Sharrif Floyd joked around with his fellow Vikings defensive linemen on Wednesday, but he was still unable to join them during practice.
Floyd, the former first-round pick who should be entering the prime of his career for the Vikings, is still unsure whether or not he’ll be able to play this season after complications from knee surgery in September caused nerve damage affecting his quadriceps in his right leg, a league source told the Star Tribune in March.
“Fighting to stay positive,” Floyd said from the Winter Park practice fields. “Sticking with my team. That’s the bright side of things now. Just working out and training. I’m taking care of everything in my power and controlling what I can control.”
However, Floyd said his workouts still don’t include running.
“I think the situation definitely humbled me,” Floyd said. “It can be taken from me at any moment. I’m just looking forward to getting back out there and enjoying the game I love so dearly.”
The 2013 first-round pick missed all but one game last season after undergoing arthroscopic surgery to clean up the meniscus in his right knee. This spring, Floyd’s quad still wasn’t working properly after the nerve controlling it was impacted during surgery nine months ago.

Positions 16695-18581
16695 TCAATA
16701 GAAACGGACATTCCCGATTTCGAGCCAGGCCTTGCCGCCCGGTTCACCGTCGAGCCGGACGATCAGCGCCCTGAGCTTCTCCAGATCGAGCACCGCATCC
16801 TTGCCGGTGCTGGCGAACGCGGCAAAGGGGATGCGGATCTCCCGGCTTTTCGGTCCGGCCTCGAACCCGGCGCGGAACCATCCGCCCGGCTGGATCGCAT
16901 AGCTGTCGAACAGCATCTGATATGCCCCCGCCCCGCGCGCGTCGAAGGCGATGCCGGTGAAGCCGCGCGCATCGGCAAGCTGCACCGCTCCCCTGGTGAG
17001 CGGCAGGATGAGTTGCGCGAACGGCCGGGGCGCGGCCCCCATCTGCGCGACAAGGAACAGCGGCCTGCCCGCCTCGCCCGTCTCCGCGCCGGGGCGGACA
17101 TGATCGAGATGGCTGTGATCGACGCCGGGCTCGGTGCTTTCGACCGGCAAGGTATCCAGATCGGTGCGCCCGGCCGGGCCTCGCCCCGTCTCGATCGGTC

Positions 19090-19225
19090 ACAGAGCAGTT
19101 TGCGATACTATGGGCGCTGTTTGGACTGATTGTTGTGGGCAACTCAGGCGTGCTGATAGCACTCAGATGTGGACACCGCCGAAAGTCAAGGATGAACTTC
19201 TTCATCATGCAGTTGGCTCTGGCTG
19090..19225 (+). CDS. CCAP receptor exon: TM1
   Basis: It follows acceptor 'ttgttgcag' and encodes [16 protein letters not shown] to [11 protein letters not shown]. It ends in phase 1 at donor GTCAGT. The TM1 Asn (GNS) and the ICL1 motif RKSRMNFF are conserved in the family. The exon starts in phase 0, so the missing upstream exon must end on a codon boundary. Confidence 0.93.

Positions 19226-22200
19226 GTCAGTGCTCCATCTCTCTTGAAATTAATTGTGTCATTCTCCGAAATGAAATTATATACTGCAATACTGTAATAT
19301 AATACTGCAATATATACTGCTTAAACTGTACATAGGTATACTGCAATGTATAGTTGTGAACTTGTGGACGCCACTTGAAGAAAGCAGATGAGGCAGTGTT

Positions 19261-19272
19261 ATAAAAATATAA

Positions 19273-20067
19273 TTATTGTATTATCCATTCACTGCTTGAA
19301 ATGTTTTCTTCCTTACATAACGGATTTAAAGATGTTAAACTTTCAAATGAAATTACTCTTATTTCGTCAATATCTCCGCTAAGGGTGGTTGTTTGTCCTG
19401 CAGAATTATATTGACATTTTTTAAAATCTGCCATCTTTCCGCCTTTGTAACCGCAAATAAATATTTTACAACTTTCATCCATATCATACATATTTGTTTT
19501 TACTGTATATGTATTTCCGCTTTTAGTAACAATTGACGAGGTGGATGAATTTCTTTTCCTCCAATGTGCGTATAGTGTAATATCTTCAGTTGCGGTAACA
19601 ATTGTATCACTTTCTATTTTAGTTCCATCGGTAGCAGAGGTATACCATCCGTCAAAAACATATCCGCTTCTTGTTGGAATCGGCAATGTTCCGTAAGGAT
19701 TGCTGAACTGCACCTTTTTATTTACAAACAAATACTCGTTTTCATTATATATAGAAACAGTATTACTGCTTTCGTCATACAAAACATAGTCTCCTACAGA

“I feel like progress is being made,” Floyd said. “It’s just taking its sweet old time.”
Floyd said it “might be a little too early to say” whether or not he’ll play for the Vikings this season, his last year under his rookie contract in Minnesota. The Vikings picked up Floyd’s fifth-year option in 2016 worth nearly $6.8 million, which was guaranteed for injury and is now fully guaranteed.
Floyd remains hopeful he’ll make a full recovery and wouldn’t go as far as to say his football-playing career was in jeopardy.
“No one has said that,” Floyd said. “I think it’s just a rumor going around right now. But right now, I think everything is going to be all right. It’s just a matter of when.”
Floyd declined to get into details about his injury, adding the recovery process is out of his control.
“No one really knows what’s going on, you know?” Floyd said. “But again, I’m just trying to focus on the things I can control and hanging with my teammates.”
In the meantime, veteran defensive tackle Tom Johnson has taken Floyd’s place in the starting defense next to Linval Joseph during two Organized Team Activity practices open to the media this month. The Vikings also drafted Jaleel Johnson and signed ex-Packers veteran Datone Jones and moved him to defensive tackle.